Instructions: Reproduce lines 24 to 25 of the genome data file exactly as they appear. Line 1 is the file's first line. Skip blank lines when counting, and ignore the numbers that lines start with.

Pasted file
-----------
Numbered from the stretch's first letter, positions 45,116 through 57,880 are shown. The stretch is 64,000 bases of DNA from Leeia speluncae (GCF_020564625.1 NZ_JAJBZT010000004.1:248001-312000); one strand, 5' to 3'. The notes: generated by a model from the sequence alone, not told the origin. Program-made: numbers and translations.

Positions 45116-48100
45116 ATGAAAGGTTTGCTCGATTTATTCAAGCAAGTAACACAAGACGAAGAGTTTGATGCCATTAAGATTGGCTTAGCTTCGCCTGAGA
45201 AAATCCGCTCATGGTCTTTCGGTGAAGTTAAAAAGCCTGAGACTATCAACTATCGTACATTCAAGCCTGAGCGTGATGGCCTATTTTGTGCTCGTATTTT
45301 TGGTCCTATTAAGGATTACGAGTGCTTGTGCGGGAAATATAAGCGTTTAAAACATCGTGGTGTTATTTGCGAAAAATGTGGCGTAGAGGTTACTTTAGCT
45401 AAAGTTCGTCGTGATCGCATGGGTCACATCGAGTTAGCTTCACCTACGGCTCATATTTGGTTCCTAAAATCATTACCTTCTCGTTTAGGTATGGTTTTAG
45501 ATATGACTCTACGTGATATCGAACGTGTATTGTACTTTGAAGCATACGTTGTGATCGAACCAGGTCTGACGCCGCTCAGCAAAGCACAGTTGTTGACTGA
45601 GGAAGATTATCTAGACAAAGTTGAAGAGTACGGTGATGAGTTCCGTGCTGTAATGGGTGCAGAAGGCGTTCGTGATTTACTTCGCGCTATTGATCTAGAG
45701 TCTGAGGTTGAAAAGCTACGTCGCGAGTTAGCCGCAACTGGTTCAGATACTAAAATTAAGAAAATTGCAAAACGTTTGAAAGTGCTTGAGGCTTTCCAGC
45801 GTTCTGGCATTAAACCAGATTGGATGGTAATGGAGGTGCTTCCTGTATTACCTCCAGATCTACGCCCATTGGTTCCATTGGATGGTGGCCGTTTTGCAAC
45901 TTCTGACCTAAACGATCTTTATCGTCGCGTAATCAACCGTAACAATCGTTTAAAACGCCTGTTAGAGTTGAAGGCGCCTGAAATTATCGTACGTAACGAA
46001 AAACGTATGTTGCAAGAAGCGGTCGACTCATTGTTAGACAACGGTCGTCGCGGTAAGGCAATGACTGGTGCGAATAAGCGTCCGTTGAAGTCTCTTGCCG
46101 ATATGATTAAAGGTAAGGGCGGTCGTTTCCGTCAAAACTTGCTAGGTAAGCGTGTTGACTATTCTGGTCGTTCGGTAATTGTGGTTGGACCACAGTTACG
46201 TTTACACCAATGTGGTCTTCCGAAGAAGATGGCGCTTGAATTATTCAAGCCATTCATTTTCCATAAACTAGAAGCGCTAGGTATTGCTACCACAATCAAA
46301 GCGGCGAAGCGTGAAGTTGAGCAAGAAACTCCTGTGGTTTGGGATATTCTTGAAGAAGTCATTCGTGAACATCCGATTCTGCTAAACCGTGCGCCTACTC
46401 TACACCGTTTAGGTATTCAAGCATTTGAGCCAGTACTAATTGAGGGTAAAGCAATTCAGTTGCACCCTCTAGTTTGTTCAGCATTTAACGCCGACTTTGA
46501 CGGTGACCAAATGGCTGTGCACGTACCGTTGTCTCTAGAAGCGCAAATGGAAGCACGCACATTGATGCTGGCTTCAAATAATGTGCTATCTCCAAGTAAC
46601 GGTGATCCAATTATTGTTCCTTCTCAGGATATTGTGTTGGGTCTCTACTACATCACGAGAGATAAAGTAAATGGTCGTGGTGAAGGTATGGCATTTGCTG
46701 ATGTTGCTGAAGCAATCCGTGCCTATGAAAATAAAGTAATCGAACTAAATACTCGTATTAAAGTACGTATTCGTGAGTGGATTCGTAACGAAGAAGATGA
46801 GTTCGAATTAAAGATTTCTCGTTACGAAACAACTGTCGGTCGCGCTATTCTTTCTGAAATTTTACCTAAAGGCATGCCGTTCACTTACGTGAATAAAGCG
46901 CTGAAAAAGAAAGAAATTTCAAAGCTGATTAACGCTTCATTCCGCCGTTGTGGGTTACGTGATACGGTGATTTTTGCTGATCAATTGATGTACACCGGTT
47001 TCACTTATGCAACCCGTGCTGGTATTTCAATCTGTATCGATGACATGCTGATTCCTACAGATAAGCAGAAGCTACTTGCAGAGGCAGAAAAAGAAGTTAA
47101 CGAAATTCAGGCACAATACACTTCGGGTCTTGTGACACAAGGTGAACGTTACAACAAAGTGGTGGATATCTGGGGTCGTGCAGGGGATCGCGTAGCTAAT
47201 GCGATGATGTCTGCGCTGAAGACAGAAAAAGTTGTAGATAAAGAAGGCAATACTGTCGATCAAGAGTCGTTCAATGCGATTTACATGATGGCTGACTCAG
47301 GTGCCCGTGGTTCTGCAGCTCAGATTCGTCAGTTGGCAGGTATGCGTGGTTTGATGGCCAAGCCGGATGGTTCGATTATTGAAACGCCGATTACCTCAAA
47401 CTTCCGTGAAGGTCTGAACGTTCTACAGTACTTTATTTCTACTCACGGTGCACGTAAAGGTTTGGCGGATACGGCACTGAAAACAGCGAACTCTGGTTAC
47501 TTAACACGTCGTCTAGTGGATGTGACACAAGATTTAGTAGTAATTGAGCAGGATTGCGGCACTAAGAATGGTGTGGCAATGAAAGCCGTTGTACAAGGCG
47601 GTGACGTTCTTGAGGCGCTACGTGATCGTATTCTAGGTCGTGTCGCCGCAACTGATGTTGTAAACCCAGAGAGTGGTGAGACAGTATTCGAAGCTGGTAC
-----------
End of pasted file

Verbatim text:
47201 GCGATGATGTCTGCGCTGAAGACAGAAAAAGTTGTAGATAAAGAAGGCAATACTGTCGATCAAGAGTCGTTCAATGCGATTTACATGATGGCTGACTCAG
47301 GTGCCCGTGGTTCTGCAGCTCAGATTCGTCAGTTGGCAGGTATGCGTGGTTTGATGGCCAAGCCGGATGGTTCGATTATTGAAACGCCGATTACCTCAAA